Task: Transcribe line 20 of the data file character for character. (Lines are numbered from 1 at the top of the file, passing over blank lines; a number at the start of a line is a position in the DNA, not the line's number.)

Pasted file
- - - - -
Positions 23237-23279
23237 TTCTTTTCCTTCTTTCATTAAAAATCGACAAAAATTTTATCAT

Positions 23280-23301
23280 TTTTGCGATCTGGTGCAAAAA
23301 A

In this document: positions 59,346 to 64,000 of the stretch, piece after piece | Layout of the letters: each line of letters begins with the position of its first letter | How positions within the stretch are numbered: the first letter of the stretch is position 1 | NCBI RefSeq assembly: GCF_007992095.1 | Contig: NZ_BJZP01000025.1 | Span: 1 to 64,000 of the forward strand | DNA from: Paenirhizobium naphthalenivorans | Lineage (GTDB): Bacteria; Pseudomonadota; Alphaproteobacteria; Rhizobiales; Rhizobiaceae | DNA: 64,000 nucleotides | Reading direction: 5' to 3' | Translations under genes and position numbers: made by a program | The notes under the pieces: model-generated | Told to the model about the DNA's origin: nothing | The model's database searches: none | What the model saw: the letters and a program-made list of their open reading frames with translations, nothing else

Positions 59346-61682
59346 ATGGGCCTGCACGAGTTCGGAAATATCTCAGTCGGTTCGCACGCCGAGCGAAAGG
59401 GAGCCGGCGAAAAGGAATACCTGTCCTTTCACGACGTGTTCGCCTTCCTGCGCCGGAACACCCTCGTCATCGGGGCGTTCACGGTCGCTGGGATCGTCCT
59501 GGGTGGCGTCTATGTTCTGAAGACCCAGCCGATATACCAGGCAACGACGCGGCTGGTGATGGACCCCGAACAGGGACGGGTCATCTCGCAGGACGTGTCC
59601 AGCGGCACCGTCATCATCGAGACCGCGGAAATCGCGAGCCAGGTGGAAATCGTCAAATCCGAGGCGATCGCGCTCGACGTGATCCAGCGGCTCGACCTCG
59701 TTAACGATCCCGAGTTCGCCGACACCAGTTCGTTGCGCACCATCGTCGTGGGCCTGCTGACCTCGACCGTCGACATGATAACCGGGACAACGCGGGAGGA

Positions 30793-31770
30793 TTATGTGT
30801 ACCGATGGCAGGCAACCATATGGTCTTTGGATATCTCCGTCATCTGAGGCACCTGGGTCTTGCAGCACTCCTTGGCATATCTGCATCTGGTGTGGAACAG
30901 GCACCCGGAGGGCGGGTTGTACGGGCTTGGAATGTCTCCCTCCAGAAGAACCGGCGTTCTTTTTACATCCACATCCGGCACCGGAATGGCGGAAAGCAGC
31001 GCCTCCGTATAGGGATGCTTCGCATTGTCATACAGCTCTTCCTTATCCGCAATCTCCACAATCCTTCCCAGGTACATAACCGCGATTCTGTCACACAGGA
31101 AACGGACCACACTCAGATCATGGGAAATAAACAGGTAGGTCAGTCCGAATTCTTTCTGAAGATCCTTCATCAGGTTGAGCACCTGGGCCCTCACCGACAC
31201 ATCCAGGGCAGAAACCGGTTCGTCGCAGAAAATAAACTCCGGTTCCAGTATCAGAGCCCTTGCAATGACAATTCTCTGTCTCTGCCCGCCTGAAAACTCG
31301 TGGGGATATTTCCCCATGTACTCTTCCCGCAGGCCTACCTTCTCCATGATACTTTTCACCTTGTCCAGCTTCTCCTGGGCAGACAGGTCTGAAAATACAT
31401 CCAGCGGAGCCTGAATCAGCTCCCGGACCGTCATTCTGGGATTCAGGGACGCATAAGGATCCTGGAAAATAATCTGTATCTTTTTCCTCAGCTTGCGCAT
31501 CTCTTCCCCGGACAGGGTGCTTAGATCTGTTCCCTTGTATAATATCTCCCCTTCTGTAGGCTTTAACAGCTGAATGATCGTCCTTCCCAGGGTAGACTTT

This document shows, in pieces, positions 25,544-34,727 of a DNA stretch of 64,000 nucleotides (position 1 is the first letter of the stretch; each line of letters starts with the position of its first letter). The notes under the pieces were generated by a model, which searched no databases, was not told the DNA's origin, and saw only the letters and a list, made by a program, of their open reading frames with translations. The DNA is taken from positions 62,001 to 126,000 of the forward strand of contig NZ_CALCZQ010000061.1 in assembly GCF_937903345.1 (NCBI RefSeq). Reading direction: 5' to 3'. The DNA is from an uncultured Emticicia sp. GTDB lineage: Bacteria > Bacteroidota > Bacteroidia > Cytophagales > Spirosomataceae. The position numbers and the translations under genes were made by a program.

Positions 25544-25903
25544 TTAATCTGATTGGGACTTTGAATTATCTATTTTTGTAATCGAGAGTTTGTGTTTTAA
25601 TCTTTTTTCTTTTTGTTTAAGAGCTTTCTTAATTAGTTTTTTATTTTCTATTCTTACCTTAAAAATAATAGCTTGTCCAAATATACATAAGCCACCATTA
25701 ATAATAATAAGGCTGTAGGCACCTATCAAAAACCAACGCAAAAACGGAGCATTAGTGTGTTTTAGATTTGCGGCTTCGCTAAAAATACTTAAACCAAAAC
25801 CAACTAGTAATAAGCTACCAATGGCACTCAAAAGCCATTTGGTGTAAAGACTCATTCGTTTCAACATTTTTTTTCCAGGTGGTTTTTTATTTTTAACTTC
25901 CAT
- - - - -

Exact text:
31301 TGGGGATATTTCCCCATGTACTCTTCCCGCAGGCCTACCTTCTCCATGATACTTTTCACCTTGTCCAGCTTCTCCTGGGCAGACAGGTCTGAAAATACAT